markStore.put(currentNode,true);
            // Return to previous Node
            return;
        }
        if (currentNode.getChildren().isEmpty() && !currentNode.equals(targetNode)){
            // Check if we reached out target node and if Node doesn't have children
            // Invalid meeting location
            markStore.put(currentNode,false);
            // Return to previous Node
            return;
        }

        int gee = 0;
        if (!currentNode.getChildren().isEmpty()) {
            for (Node n : currentNode.getChildren()) {
                if (markStore.containsKey(n)) {
                    if (n.color.equals("black") && !markStore.get(n)) {
                        gee++;
                    }
                    // Increase gee variable to check if all children are visited and
                    // that they are not valid meeting locations
                    if (markStore.get(n)){
                        //  If a child is valid, mark current Node as valid
                        markStore.put(n,true);
                        // Return to previous Node
                        return;
                    }
                }
            }
        }
        if (gee == currentNode.getChildren().size()){
            // If all children of current Node are visited and invalid, mark as
            // invalid meeting location
            markStore.put(currentNode,false);
            // Return to previous Node
            return;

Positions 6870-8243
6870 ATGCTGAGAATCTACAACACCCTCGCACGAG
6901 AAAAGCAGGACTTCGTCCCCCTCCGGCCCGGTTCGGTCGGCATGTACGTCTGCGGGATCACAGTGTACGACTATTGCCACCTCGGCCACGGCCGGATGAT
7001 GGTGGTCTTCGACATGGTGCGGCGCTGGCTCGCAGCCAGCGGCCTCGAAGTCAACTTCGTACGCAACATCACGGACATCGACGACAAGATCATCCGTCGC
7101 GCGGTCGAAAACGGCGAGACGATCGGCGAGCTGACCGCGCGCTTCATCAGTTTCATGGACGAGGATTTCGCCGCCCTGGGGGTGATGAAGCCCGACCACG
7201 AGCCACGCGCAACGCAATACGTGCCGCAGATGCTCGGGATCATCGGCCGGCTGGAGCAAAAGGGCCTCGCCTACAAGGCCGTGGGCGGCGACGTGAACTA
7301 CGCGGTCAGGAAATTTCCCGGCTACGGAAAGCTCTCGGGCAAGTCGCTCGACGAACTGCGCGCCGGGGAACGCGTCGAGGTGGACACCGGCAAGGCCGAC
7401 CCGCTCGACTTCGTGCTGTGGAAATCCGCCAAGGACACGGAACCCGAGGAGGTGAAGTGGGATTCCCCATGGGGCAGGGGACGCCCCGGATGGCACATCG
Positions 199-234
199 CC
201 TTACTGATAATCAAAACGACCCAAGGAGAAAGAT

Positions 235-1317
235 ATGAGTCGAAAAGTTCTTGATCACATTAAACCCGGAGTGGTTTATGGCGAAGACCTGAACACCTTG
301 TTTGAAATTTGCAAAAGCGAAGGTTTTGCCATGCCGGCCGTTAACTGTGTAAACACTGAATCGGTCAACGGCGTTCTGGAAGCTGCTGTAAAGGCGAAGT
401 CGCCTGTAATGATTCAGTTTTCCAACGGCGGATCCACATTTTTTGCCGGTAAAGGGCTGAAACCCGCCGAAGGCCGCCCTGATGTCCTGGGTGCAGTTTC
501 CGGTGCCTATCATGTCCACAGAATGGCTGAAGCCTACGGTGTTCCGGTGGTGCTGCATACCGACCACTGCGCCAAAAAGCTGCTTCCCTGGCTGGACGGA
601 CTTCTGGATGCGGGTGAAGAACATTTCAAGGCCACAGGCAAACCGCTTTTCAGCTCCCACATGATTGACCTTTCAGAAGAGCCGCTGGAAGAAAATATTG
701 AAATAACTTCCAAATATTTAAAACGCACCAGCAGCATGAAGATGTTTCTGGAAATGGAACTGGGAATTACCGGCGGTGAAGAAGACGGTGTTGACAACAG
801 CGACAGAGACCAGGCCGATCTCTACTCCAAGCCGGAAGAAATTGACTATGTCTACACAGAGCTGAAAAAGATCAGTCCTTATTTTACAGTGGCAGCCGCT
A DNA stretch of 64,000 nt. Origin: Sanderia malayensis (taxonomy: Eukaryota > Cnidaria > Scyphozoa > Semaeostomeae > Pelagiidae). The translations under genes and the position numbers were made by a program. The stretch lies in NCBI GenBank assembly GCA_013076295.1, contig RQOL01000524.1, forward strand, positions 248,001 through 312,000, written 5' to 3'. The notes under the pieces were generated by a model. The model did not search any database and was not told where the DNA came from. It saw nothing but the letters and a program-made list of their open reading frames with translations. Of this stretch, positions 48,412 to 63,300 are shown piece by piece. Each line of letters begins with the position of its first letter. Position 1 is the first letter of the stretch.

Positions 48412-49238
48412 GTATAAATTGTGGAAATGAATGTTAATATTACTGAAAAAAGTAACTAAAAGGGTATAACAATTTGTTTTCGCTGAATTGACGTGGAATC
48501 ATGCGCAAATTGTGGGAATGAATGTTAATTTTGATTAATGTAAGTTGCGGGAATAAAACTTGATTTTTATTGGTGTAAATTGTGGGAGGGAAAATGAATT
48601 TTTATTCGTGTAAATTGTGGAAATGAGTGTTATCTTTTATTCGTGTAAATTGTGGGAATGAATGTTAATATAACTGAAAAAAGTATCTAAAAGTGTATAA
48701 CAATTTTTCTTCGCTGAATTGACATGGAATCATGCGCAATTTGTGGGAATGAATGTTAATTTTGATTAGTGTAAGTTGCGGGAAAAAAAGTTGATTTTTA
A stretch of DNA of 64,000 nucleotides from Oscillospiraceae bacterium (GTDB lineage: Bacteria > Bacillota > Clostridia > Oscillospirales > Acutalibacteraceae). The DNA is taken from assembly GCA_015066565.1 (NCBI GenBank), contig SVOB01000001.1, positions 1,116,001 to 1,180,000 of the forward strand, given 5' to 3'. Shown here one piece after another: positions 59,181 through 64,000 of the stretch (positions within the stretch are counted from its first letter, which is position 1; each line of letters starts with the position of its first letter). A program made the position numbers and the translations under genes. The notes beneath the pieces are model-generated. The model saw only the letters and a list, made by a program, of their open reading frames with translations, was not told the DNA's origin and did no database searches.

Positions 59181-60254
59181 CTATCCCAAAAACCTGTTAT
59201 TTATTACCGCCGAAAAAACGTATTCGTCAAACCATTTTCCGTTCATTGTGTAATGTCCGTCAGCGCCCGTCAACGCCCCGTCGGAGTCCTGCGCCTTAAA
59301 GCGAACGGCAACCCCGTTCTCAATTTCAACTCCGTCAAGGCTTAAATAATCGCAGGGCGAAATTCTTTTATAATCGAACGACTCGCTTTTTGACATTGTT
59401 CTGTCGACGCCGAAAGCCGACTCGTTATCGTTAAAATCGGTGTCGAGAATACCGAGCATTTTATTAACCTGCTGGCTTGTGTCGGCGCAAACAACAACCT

}
        boolean win = false;
        if (!currentNode.getChildren().isEmpty()) {
            // Recursively visit all of unvisited neighbors if current Node has children

            for (Node Neighbor : currentNode.getChildren()) {
                if (Neighbor.color.equals("white") && markStore.containsKey(Neighbor)) {
                    // If neighbor isn't visited, visit it
                    graphDFSByRecursion(Neighbor, targetNode);
                    // Debugging print line statement below
                    // System.out.println(currentNode.myself);

                    if (markStore.get(Neighbor)) {
                        // If neighbor is valid meeting place, change Boolean marker
                        win = true;
                    }

                }
            }
        }
        if (!win) {
            // If neighbor is not a valid meeting place, change its validity to false
            markStore.put(currentNode, false);
            return;
        }
    }

    /** This method takes valid meeting location Node values and
     * Sorts them in alphabetical order.
     * @param map
     * @return
     */
    private static List sortByValues(HashMap map) {
        List sortedKeys = new ArrayList();
        for(int t = 0; t < map.size(); t++){
            sortedKeys.add(t,map.keySet().toArray()[t].toString());
            // Populate sortedKeys list
        }
        // Tests if map that was sent was null
        Set<String> sorts = null;
        if (sortedKeys != null) {
            sorts = new HashSet<String>(sortedKeys);
        }
        // Sorts values in map sent to Method
        Collections.sort(sortedKeys,String.CASE_INSENSITIVE_ORDER);
        return sortedKeys;
    }

    /** This method takes a String array consisting of either Peggy or
     * Sam values Node names along with an ArrayList containing the corresponding
     * Nodes themselves, and initializes the aforementioned ArrayList with all
     * correct Nodes from the Node storage ArrayList
     *
     * @param con
     * @param hold
     */
    private static void boundaryNodeInit(String[] con, ArrayList<Node> hold ){
        for (int  b = 1; b <= con.length; b++) {
            for (int e = 0; e < nodeStore.size(); e++){